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Title: Saving faith and assurance of salvation in the teaching of John Calvin and Scottish theology
Author: Bell, Merton Charles
ISNI:       0000 0000 8129 8566
Awarding Body: University of Aberdeen
Current Institution: University of Aberdeen
Date of Award: 1982
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This study begins with a discussion and evaluation of Calvin's teaching on saving faith and assurance of salvation, and then proceeds to relate the results of the evaluation to the development of Scottish teaching from the Reformation to the 19th century. Galvin presents saving faith as the certain persuasion of knowledge, the knowledge of God's love for me in Jesus Christ. He maintains that Christ died for all of mankind without exception. To have faith in Jesus Christ, therefore, is to have assurance of salvation. Thus, Jesus Christ is, for Galvin, the mirror of our election. By the 17th century, Scottish Calvinism had developed a Federal theology with alterations and even distortions of Calvin's thought. Unlike Calvin, the Federalists began their theological system with a discussion of the decrees of God, and moved logically from a double decree of predestination to that of a limited atonement. To this they added a twofold, and sometimes threefold covenant scheme wherein all mankind are by nature under the covenant of works, but only the elect are entered into the covenant of grace. The Federalists rejected, and their system excludes the possibility, that assurance is of the essence of faith. Assurance was to be acquired through a reflex act of faith whereby we examine ourselves for evidences of election. Federal theology of this period became very legalistic, and was characterized by conditional notions of grace. Thomas Boston and the Marrow men protested against the legalism of much of the Federal teaching, and argued that God's grace is unconditional, and that assurance is of the essence of faith. Their success was very limited, however, because they worked from within the Federal system, which itself was responsible for the problems they sought to correct. A century later, however, with John McLeod Campbell we return full circle to Galvin's position that assurance is of the essence of faith, and is so because God's love and grace for salvation is expressed fully in Jesus Christ, who made atonement for all mankind without exception.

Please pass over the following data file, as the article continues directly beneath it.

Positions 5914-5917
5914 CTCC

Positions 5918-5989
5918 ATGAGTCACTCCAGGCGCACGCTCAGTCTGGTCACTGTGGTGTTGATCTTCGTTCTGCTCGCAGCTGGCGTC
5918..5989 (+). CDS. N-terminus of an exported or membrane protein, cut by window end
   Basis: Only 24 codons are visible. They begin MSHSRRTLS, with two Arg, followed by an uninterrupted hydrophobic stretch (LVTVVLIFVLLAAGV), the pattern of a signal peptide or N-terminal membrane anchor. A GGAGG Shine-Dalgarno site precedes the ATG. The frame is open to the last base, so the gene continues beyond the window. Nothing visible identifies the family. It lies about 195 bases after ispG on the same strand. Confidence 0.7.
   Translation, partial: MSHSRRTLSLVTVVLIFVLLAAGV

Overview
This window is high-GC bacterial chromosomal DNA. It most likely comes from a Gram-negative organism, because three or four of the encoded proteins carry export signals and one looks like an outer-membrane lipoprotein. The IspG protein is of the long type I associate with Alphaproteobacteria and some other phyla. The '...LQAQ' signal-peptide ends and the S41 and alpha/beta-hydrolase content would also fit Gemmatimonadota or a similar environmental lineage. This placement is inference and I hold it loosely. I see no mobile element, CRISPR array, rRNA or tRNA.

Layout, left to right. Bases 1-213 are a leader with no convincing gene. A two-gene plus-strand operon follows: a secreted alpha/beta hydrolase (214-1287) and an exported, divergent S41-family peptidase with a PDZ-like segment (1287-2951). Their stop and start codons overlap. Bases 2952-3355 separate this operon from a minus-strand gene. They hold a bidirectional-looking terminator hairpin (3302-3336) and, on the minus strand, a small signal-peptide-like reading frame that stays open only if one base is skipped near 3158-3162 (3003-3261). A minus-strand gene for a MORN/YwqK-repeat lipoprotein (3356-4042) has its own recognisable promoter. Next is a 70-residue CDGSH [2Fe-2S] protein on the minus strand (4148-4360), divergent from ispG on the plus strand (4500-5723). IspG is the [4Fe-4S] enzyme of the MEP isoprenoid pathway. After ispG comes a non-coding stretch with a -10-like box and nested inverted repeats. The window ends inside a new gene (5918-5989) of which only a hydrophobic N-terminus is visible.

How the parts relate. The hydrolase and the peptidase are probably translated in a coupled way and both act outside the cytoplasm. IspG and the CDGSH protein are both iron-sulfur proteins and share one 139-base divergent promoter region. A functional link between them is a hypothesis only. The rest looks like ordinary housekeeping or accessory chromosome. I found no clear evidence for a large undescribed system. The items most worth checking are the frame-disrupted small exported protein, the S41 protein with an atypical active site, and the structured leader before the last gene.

Supervisor: Not available Sponsor: Not available
Qualification Name: Thesis (Ph.D.) Qualification Level: Doctoral
EThOS ID:  DOI: Not available
Keywords: Philosophy